LR - 2005-03-08 11:01:00
Good luck. You'll do great because you have a genuine love (or that's what it sounds like from here!) of exercise. I would think they'd want optimistic-exercise-loving people there : )
Jackie - 2005-03-08 11:02:56
You just reminded me of something I saw on Comedy Central last week; Bill Maher trying to explain "trickle down economics" (remember that?!). Which boiled down to rich people peeing on poor people by the time he was done. If I, for one, was working for minimum wage (which is what? $6 an hour?), and my wage got hiked up, I would certainly find something to do with that money. Pay the utility bills, buy desperatley needed clothes, maybe buy more food every week...been there, done that, but you know Mr Whatshisface Enzi never has. Ah. Life in the best country in the world. Oh yeah...and Cancun for free??? Lucky you! (after the islands, Cancun would definitely be my next choice--first if it was free!). =)
Marcy - 2005-03-08 12:51:54
Good luck! I'll keep my fingers, etc. crossed for you!!!! :)
Lenore - 2005-03-08 18:28:18
Hi, I work in a hospital-based fitness center and really enjoy it. Except for the fanatical self body-image extremes of the staff, the work is great! And, even though the girls I work with all think they are fat, when they aren't, they really love their work and care deeply about the needs of the members and clients. And personal training is great. All our people are ACSM (American College of Sports Medicine) certified. But there are great personal training associations out there that can help you become really knowledgable. Good luck, it sounds like a wonderful place from what you say.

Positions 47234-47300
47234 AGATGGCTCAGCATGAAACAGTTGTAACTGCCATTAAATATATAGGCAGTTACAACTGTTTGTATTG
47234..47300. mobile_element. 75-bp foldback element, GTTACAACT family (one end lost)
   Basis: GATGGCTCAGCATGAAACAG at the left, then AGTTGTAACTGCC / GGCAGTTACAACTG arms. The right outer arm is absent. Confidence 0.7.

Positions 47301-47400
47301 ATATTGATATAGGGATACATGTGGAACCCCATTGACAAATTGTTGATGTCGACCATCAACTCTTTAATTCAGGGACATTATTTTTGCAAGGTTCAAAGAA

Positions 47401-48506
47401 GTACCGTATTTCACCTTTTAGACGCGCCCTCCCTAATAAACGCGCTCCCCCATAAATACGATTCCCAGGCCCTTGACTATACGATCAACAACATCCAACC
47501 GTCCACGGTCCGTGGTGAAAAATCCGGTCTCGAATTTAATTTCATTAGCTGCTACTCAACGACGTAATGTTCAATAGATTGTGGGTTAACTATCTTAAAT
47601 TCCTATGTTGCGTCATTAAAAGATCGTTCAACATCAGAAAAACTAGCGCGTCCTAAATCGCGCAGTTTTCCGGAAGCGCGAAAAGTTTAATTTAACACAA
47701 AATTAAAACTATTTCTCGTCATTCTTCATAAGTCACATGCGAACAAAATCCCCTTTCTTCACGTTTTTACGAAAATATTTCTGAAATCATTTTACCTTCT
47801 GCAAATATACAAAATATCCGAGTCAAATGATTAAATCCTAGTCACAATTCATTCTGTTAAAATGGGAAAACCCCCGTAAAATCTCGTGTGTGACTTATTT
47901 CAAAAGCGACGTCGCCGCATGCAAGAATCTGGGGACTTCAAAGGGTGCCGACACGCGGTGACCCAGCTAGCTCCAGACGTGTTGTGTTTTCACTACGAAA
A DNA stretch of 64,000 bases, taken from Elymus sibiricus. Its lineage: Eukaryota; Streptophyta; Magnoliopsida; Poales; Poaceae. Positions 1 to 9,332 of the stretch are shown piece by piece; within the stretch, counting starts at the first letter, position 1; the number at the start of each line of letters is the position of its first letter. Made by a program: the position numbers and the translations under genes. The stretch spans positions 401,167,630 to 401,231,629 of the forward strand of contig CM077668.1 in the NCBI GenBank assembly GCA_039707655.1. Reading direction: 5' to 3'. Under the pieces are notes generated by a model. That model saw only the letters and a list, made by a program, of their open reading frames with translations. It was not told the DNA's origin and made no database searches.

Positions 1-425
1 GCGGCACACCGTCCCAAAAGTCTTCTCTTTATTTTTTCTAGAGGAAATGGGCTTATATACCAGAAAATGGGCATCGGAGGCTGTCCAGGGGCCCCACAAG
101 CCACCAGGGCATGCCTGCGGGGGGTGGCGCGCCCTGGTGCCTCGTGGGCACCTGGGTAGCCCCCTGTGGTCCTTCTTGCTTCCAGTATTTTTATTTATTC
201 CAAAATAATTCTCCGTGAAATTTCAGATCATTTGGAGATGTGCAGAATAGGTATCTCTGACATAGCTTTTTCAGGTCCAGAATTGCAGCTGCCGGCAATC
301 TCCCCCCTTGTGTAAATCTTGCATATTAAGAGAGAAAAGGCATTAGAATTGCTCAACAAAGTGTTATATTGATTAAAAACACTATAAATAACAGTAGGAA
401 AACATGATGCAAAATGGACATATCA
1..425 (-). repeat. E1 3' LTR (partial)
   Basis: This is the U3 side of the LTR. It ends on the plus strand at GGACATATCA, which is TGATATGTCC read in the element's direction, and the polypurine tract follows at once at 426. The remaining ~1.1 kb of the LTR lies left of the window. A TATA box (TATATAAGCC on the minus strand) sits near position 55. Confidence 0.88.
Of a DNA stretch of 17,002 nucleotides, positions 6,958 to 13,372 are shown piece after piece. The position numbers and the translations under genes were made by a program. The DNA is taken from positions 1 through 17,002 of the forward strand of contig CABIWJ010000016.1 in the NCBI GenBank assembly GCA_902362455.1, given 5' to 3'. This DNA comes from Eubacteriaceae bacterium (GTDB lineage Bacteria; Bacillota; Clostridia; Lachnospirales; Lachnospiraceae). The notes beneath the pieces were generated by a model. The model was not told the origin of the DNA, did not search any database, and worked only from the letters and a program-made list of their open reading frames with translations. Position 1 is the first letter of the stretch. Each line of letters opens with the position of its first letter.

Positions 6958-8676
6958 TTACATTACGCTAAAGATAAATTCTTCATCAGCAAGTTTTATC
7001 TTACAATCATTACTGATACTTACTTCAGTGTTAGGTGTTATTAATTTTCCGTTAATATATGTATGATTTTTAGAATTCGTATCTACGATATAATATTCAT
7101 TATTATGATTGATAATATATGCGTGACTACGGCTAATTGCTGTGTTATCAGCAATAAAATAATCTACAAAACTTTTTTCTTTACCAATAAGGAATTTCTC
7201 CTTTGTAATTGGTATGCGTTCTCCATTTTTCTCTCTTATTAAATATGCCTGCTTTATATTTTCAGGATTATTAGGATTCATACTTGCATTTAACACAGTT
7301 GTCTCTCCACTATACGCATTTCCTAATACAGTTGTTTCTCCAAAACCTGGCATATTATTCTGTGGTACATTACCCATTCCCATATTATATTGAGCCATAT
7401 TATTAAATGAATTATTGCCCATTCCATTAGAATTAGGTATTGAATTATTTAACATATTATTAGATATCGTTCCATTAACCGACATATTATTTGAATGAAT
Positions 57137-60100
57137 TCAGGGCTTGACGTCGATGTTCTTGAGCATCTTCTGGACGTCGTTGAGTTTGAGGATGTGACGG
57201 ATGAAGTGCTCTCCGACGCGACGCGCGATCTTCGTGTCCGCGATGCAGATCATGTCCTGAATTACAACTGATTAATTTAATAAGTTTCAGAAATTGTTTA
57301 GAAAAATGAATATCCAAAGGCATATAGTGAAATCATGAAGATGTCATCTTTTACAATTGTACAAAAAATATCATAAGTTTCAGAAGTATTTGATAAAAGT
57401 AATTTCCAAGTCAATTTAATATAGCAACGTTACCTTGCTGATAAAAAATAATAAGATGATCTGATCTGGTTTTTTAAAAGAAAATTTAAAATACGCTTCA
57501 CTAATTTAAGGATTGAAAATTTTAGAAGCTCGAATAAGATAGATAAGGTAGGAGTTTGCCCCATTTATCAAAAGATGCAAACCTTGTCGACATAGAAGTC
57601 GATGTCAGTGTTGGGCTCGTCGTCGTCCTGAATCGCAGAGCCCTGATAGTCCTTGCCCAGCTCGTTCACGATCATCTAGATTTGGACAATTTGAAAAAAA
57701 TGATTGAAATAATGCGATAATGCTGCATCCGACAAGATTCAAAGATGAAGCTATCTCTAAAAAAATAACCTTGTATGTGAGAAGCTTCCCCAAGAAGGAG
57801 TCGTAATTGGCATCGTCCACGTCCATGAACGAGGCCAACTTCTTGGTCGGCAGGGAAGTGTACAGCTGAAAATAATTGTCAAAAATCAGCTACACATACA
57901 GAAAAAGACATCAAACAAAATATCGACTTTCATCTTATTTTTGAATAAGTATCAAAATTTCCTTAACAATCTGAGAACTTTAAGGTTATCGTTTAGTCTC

Theodore Craig - 2005-03-08 20:57:46
That's why I think that a truly flat tax would be fair for everyone. Say 12 to 15 percent, with no deductions, and just one simple form to fill out! You could put a cap on it, and say the people who make less than $10,000.00 a year would be exempt. That way people who are making less than $1000 a month would not have to pay any taxes! But, this would require that government do something it hates - cut spending! I don't see it happening any time soon...
creda - 2005-03-09 12:25:24
I don't know what bugged me more, that Kennedy embedded the raise in otherwise detestable bills, or that it still didn't get through. To address your question, my colleagues interpret economic phenomena through their own political biases (myself included, I'd say). Within the macroeconomic communities, some (followers of Friedman, e.g.) truly believe that businesses spur growth, and that even income tax cuts will lead to growth for small business owners, thereby yielding greater economy-wide health. Labor economists tend to be more progressive, on average. When this camp studies minimum wage increases, most results are inconclusive. Conservatives assume that increases raise the costs of doing business, and stifle growth. The actual studies (using real data, not just mathematical models) come to no clear conclusion. Even theoretically, businesses could pass on wage increases to their consumers (higher prices for fast-food burgers). If folks are willing to pay 5 cents more for their burgers, then there's no clear detriment to employers, no increase in unemployment, etc. I know I'm going on and on, but I assume you were asking me (?) I have signed a couple petitions with other Economists supporting minimum wage increases. It's high time, damnit. COLAs should always be included in legal policy, but the conservatives would never stand for it, because (I believe) they count on inflation to erode whatever benefits the poorer receive. As for Mr. Craig's flat tax mumbo-jumbo, I firmly disagree. We can get rid of the loopholes exploited by the uber-rich and still maintain our progressive tax system. And furthermore, $1000 is NOT living the high-life. In fact, 2 people living on $12000/year would find themselves below the poverty threshold. OK, off the soapbox.

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